Before the events of The Lord of the Rings properly take place, Aragorn also traveled through the Dwarven mines of Moria, to Harad, where (in his own words) "the stars are strange". Tolkien does not specify when these travels occurred nor does he indicate what happens when Aragorn visits. In 3009, Gandalf grew suspicious of the origin of the ring belonging to the Hobbit Bilbo Baggins, which later turned out to be the One Ring, the source of the Dark Lord Sauron's evil power. Aragorn went at his request into Rhovanion in search of Gollum, who had once possessed the Ring. He caught the creature in the Dead Marshes near Mordor, and brought him as a captive to Thranduil's halls in Mirkwood, where Gandalf questioned him. Gollum, however, escaped some time later with the aid of Sauron's Orcs.
War of the Ring
Escorting the hobbits
Aragorn joined Frodo Baggins, Bilbo's adopted heir, and three of his friends at the Inn of the Prancing Pony in Bree. Though originally the hobbits were suspicious of Strider, they eventually trusted him and prepared to escape Bree and the Ringwraiths. These four had set out from the Shire to bring the One Ring to Rivendell. Aragorn was aged 87 at that time, nearing the prime of life for one of royal Númenórean descent. With Aragorn's help, the Hobbits escaped the pursuing Nazgûl. The elf-lord Glorfindel later arrived and led them to Rivendell.
There, Aragorn chose to join Frodo, thus forming the Fellowship of the Ring that was formed to guard Frodo, tasked with destroying the Ring in the fires of Mount Doom in Mordor. Besides Aragorn, Gandalf, and Frodo, the company included Frodo's cousins Pippin and Merry, his best friend Samwise Gamgee, Legolas the elf, Gimli the Dwarf, and Boromir of Gondor.
- “All that is gold does not glitter,
Not all those who wander are lost;
The old that is strong does not wither,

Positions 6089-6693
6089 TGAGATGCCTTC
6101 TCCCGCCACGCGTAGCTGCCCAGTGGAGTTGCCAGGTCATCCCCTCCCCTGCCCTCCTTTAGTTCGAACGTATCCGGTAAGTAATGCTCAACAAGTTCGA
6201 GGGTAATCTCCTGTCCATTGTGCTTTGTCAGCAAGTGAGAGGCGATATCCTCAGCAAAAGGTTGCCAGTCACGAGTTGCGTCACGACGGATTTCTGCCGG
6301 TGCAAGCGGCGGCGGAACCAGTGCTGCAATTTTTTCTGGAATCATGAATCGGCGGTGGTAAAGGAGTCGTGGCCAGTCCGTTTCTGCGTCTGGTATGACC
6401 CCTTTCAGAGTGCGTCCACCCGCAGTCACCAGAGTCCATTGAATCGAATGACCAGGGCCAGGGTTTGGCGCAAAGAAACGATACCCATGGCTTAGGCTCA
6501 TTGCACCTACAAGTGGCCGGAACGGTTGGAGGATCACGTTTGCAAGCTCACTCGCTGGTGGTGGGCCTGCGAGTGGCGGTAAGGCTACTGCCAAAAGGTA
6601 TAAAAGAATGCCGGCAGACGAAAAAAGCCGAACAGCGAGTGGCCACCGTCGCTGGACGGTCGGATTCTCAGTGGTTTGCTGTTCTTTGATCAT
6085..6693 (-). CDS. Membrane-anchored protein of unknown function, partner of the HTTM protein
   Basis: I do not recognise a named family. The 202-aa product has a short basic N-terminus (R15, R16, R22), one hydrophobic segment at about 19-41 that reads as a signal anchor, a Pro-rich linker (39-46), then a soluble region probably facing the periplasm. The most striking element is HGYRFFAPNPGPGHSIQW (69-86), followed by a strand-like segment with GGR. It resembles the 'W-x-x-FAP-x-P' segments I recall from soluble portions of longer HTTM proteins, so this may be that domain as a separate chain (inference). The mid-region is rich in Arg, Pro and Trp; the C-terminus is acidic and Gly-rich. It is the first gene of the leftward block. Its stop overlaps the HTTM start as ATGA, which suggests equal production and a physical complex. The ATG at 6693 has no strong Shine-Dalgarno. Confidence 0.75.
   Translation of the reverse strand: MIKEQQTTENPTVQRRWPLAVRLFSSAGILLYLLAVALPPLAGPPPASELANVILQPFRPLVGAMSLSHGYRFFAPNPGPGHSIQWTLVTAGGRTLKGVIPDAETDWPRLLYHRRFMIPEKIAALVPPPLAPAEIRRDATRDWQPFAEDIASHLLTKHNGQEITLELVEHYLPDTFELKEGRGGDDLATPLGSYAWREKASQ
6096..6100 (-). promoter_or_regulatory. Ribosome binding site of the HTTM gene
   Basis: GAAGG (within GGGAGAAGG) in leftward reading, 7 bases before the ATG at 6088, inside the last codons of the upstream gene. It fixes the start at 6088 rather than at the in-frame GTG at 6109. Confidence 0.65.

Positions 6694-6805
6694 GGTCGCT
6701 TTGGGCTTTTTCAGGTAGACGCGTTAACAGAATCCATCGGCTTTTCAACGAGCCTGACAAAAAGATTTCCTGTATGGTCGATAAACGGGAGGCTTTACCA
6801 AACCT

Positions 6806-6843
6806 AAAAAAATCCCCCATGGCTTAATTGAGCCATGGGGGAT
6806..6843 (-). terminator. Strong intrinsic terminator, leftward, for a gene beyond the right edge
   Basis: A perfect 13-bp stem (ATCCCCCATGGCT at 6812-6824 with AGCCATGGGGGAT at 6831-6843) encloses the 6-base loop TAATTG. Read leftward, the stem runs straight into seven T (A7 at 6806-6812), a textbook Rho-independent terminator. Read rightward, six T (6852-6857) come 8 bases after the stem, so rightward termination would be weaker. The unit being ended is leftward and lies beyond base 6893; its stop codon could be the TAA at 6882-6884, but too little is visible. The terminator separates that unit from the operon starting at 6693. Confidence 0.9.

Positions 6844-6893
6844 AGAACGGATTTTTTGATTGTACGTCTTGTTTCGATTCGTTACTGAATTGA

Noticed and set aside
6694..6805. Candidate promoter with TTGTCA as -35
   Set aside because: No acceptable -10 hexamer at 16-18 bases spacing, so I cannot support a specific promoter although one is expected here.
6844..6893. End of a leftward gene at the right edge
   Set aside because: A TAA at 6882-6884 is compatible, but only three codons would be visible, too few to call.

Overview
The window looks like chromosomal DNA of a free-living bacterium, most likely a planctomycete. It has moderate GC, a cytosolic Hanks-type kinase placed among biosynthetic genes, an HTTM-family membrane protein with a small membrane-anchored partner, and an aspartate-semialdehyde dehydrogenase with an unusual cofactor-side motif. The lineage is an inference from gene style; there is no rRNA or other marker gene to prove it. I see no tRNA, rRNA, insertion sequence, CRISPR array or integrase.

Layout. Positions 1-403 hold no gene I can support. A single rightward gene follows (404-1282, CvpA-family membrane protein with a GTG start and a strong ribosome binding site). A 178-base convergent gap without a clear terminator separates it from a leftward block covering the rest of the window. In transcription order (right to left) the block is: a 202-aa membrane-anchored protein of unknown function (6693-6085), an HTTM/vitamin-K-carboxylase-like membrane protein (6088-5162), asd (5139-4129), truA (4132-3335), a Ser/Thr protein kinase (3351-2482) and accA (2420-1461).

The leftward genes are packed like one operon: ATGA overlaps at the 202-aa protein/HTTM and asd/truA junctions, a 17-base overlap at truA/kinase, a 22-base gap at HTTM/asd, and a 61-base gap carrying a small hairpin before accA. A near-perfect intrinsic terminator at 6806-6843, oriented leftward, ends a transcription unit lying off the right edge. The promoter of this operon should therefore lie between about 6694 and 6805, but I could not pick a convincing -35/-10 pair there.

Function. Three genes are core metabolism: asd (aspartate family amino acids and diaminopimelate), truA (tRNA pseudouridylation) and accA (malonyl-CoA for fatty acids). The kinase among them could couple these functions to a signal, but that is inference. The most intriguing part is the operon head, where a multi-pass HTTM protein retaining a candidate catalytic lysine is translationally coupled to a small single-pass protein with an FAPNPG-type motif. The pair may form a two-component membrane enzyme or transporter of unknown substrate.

Deep roots are not reached by the frost.
From the ashes a fire shall be woken,
A light from the shadows shall spring;
Renewed shall be Blade that was Broken,
The crownless again shall be king.”
- ―Bilbo's poem about Aragorn
Before the group set out, the shards of Narsil were reforged, and the restored blade was named Andúril.
Accompanying the Fellowship
Aragorn accompanied the group through an attempt to cross the pass of Caradhras and through the mines of Moria. He helped protect Frodo from an Orc captain and became the Fellowship's leader after Gandalf was presumed lost in battle with a Balrog. Aragorn then led the company to Lórien, where Lady Galadriel gave him the Elfstone.
After Lórien, Aragorn and the Fellowship sailed down the river Anduin to the Falls of Rauros. Though his original plan was to set out for Gondor and aid its people in the War, he felt responsible for Frodo after the loss of Gandalf.
Breaking of the Fellowship
- “Fear not! he said. "Long have I desired to look upon the likenesses of Isildur and Anarion, my sires of old. Under their shadow Elessar, the Elfstone son of Arathorn of the House of Valandil Isildur's son heir of Elendil, has naught to dread!”
- ―Aragorn proclaiming his lineage
After passing into the Argonath, the Fellowship camped in Amon Hen. Frodo saw that Boromir had been driven mad by the influence of the One Ring trying to take it. Frodo put the ring on, rendering him invisible, and ran away from Boromir. Frodo climbed to the high seat on Amon Hen; from there he could see Sauron's eye looking for him. The Hobbit felt the eye but it was distracted by Gandalf the White, later found in Fangorn Forest by Aragorn, Legolas, and Gimli during their search for Merry and Pippin. Frodo struggled against the power of Sauron before finally managing to take the ring off. Then Frodo knew what had to be done: He was to go alone to Mordor to destroy the ring. On the way back to the river he met Sam, who went with him.